: I just wanna say everything about today but sadly no one ask me, So I made this project for me :smiley:

  2. Can you describe a moment of joy or frustration?
    : When I succeed a sound repeats forever, I feel a sense of accomplishment. At first I just put “start sound ~” into Forever then the sound was buzzing :exploding_head: So I tried to make the whole sound repeat and made it.

  3. What helped you persist in face of challenges?
    : Honestly My project is gonna be introduced on the LCL chat.



Oh sure! Thank you for helping the community on my behalf… please go ahead @pawelbednarczyk and remix


Thanks Shelly! Looks cool… :smiley:

Love the idea behind this :smiley:

I agree with Jenny - such a lovely idea. I have visions of wildflowers tumbling in my mind. I have been struggling lately - overwhelmed by my way too messy classroom and children in crisis (felt so good when I put on the noise headphones to model for a student while another was having a screaming fit.) The senior students went on a field trip yesterday do I had 2 hours freed up - tackled the mess and met the returning students in the garden to pick last years stalks and seeds. Have 3 buckets now - we’ll do some Andy Goldsworthy / Tara Axford #pocketfinds (on instagram) compositions, a little ‘seed pod museum’ some seed recovery and planting, and then mulch up the stalks to help retain moisture. I feel so much better after that.nothing like a little TLC with Mama Nature!

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Hi Shelly :cherry_blossom: :blossom: yes, Andy Goldsworthy inspires me so much too… Love everything he does! I found this link to some Andy Goldsworthy-inspired art projects for kids… but really this is for everyone! :hearts:


Since week one I’ve been thinking about this thread started by @JJLBailey. The discussion revolved about this course and having some sort of progress bar or some other indicator of completion. There is nothing of this sort in LCL, as you’re encouraged to do as much or little as you can/want to, but it made me think. After all, having some sort of map of where you are, or a list of things you wanna do, or have done, seems understandable.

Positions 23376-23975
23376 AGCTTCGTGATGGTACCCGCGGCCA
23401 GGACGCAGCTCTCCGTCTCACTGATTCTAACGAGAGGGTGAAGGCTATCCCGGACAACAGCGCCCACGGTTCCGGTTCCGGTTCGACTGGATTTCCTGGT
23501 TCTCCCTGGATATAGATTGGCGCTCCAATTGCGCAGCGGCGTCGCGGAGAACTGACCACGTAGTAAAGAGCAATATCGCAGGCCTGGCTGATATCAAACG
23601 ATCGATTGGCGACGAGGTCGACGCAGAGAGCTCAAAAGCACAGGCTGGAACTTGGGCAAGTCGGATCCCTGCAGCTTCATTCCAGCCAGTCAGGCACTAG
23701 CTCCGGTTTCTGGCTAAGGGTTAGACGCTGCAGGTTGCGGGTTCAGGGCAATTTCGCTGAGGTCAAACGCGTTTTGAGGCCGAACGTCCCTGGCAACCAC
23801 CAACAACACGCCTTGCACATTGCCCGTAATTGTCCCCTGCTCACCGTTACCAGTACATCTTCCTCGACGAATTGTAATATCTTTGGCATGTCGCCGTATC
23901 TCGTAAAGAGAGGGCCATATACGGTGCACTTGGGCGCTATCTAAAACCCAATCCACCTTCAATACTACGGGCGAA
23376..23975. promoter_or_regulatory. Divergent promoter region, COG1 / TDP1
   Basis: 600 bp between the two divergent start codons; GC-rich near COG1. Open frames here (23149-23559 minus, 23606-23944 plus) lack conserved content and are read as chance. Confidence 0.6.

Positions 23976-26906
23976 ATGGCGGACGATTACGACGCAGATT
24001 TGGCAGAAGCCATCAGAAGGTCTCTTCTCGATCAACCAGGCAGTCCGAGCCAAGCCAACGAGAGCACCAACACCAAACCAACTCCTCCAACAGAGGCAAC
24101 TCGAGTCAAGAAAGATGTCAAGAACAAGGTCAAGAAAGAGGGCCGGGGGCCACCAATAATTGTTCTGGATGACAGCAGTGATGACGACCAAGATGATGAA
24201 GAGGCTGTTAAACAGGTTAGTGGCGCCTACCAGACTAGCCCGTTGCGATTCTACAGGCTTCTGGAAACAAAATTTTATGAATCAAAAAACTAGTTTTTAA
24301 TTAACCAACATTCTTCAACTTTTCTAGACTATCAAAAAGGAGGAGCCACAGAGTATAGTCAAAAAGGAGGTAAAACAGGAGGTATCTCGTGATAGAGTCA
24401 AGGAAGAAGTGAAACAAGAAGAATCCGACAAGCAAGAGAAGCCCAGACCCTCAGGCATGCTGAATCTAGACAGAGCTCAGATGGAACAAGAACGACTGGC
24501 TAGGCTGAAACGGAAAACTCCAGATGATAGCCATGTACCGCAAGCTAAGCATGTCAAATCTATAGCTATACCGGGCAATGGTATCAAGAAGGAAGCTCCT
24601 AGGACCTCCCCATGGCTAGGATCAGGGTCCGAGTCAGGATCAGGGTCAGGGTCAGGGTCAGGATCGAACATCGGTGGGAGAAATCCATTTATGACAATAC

Appart from the videos/readings and so on, what I get most of every round of LCL is the interactions with the people in the community, be it in the chats (not this round for me…) or here in the forum.

So I decided to make a journal. You can see it in Scratch here:

There I’m recollecting some of the most interesting conversations and interactions I’ve been having here, so thanks to those mentioned there (@JayElf @tarmelop @OLVL @dodekagonia @Becky @Shoshannah @mradub @JJLBailey … if I’m not forgetting someone!).

Feel free to remix, of course!

It’s been inspiring in itself to go over the previous days and make a collection of beautiful experiences. And definitely LCL counts as one of my interests!

The most difficult challenge was to have all those colored pegs not colliding with the text. I considered arranging them in a frame, but it seemed tedious to code. I tried color detection, with seemed easier, but for some reason it was buggy (I may have been doing something wrong…). In the end, sprite collision detection worked much better :smile:

So there goes my tiny LCL-inspired Scratch project!


I created this point-and-click adventure game. One of my students wanted to make such a game, so I was motivated by her to figure out how to do it with Scratch.

It was frustrating when I was losing track of my cloned sprites and I couldn’t figure out why they weren’t appearing. I went line-by-line through the code multiple times and couldn’t find any mistake. I persisted because I really wanted the inventory to work the way I had imagined and I was so close to my vision. I knew it was a matter of time before I realized what was going wrong. It turned out my clones were in the back layer and being covered up by other sprites. To fix it I just sent clones to the front layer when they were created.

My debugging process is all about very detailed review, often, as in this case, line by line reading of code. But even that doesn’t work sometimes. Then I move on to testing smaller cases of the code in a different context. Once I see that works then I try to bring it closer to my goal in small steps so I can figure out when the problem arises.